Java Programming: Basic Code for Beginner Programmers | Matthew Dewey | Skillshare

Java Programming: Basic Code for Beginner Programmers

Matthew Dewey, Writer, Writing Tutor

Java Programming: Basic Code for Beginner Programmers

Matthew Dewey, Writer, Writing Tutor

Play Speed
  • 0.5x
  • 1x (Normal)
  • 1.25x
  • 1.5x
  • 2x
14 Lessons (1h 52m)
    • 1. Introduction to Beginner Java

      1:36
    • 2. Downloading and Installing Eclipse

      6:20
    • 3. Eclipse Tour and First Line Of Code

      13:23
    • 4. Data Types and Variables

      6:34
    • 5. Working with Data and Variables

      4:37
    • 6. Converting Data

      10:47
    • 7. Retrieving User Input

      6:22
    • 8. Basic If Statements

      9:50
    • 9. Nested If Statements and Additional Operators

      10:56
    • 10. Beginner Text Methods

      11:35
    • 11. Beginner Math Methods

      5:09
    • 12. The While and For Loop

      6:58
    • 13. The Final Project Answer

      16:09
    • 14. Conclusion to Beginner Java

      1:29
  • --
  • Beginner level
  • Intermediate level
  • Advanced level
  • All levels
  • Beg/Int level
  • Int/Adv level

Community Generated

The level is determined by a majority opinion of students who have reviewed this class. The teacher's recommendation is shown until at least 5 student responses are collected.

21

Students

--

Projects

About This Class

Welcome to Your Beginner Java Course!

Java, one of the most popular programming languages in the world and for good reason. It is one of the general-use programming languages that can be used to create applications and websites. However, like with learning any language, studying Java can be a difficult process, but it doesn’t have to be.

bee700ec.png

My name is Matthew Dewey. I have been teaching programming for over 4 years and have written books on the subject of programming, from learning the languages themselves to how to make a career from programming.

My approach to teaching is purely practical. The best way to teach programming is not through the memorising of code, but the application of that code. I will show you the code you can write out and test for yourself.

You will learn how to:

  • Install your software, Eclipse

  • Establish fundamental code

  • Create and use variables

  • Retrieve user input

  • Process simple data

  • Create simple programs

  • as well as BONUS tips and code!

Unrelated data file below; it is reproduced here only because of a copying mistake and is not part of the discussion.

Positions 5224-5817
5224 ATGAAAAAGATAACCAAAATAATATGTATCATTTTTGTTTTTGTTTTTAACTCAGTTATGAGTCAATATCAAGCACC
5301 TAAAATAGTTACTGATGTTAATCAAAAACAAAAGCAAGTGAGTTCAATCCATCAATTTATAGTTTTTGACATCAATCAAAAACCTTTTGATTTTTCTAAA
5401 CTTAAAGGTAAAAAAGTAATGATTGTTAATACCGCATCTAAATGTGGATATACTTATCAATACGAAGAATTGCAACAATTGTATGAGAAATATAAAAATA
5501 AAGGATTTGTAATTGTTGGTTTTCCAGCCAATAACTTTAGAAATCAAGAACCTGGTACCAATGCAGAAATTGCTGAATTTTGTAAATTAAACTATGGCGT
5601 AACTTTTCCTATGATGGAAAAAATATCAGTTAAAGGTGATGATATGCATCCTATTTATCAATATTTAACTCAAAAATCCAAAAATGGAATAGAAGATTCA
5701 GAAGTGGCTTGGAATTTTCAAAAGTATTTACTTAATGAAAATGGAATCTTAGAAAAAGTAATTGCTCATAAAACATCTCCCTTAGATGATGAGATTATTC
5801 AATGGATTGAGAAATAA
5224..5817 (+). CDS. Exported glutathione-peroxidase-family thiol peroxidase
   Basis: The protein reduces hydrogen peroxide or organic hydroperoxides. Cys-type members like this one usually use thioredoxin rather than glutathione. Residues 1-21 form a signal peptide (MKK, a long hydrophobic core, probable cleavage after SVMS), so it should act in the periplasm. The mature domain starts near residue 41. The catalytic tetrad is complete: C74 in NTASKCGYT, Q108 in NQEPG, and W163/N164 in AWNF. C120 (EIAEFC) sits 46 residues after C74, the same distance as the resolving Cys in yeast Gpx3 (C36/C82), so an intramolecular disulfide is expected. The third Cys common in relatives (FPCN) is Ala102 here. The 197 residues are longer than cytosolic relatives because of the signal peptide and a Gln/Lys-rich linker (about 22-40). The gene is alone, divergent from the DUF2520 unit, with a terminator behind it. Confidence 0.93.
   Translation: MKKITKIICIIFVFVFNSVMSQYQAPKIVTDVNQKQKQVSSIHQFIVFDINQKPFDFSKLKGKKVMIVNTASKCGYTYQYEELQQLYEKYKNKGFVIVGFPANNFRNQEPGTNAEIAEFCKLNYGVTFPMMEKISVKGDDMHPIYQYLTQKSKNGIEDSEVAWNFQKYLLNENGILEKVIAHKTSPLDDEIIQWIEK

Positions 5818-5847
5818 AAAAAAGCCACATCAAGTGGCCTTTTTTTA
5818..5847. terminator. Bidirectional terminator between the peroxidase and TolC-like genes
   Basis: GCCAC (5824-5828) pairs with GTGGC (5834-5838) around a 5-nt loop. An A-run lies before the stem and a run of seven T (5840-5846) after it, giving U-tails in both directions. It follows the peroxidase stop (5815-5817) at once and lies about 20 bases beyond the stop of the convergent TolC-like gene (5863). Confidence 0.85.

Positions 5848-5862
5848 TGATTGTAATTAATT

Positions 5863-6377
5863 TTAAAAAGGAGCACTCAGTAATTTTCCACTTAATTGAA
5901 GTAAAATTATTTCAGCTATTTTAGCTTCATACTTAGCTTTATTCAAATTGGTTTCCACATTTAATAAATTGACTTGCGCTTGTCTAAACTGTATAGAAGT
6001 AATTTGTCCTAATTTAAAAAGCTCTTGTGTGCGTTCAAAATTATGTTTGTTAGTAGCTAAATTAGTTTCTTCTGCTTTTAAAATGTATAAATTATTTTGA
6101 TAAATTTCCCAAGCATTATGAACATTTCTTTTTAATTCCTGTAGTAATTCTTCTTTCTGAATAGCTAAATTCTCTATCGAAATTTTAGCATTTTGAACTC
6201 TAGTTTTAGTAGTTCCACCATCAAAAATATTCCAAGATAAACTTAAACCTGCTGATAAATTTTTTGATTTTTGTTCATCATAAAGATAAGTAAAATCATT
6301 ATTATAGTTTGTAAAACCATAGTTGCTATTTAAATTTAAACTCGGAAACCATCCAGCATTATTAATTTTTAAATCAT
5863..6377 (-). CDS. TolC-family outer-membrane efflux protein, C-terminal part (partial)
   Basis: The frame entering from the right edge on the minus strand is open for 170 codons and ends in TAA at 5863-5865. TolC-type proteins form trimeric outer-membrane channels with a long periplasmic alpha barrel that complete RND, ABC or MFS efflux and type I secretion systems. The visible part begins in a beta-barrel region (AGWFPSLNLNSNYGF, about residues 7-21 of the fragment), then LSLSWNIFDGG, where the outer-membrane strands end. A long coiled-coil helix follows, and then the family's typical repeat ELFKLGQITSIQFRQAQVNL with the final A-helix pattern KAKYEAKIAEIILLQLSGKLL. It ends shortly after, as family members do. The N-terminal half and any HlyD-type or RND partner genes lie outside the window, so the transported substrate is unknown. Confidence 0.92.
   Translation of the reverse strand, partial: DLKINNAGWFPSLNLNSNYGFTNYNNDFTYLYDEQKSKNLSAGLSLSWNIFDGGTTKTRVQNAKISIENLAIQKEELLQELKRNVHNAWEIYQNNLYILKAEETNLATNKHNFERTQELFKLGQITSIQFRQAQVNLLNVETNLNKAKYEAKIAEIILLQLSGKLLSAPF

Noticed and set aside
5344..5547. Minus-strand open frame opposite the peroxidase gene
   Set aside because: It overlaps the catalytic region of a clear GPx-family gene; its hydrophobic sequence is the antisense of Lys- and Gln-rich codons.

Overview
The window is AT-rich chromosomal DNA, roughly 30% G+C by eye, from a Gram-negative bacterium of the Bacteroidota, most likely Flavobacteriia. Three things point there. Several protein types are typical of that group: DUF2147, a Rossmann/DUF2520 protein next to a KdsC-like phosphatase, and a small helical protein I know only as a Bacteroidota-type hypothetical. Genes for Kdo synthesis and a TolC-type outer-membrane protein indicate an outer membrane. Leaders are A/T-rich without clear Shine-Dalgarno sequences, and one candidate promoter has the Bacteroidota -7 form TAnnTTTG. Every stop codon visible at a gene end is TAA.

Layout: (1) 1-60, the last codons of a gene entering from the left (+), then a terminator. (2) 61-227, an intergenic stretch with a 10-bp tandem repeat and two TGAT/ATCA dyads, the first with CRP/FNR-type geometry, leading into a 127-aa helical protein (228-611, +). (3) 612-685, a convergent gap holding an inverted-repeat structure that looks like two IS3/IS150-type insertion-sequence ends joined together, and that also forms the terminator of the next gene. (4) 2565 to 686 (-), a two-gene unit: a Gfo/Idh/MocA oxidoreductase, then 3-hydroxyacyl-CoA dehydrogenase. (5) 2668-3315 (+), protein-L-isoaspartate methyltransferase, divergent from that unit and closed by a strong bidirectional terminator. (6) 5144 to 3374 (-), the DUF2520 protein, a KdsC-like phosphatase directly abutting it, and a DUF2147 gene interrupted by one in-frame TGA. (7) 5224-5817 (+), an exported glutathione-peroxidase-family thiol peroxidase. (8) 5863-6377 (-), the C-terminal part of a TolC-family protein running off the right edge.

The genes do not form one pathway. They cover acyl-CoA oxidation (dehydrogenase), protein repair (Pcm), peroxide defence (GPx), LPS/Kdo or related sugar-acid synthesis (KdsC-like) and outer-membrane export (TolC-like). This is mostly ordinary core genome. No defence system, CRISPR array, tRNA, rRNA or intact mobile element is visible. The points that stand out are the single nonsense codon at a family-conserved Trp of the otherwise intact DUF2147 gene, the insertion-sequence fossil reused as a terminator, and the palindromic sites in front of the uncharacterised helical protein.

Go no further if you're looking for the course that will guide you into the world of programming! With my course, I can guarantee that the knowledge you learn will help you get a head-start in Java programming.

I hope you enjoy the course and it helps you on your way into the world of programming!

Meet Your Teacher

Teacher Profile Image

Matthew Dewey

Writer, Writing Tutor

Teacher

I have been writing and teaching for years, helping tens-of-thousands of students achieve their goals, be it completing their novel or publishing their work. Having written several novels, non-fiction books, hundreds of short stories and articles, I have studied and put into practice the best methods for writing effectively and efficiently.

In addition to writing, I am also a programmer and artist, teaching what I know on the subject and helping those interested get a headstart.

If you want to write a novel, a story that has been on your mind and not on paper for too long, my courses will not only help you start, but I will be there as well. Any work you submit, I will happily read, review. If you need professional advice or a friendly opinion, I will be there for both.See full profile

Class Ratings

Expectations Met?
  • Exceeded!
    0%
  • Yes
    0%
  • Somewhat
    0%
  • Not really
    0%
Reviews Archive

In October 2018, we updated our review system to improve the way we collect feedback. Below are the reviews written before that update.

Your creative journey starts here.

  • Unlimited access to every class
  • Supportive online creative community
  • Learn offline with Skillshare’s app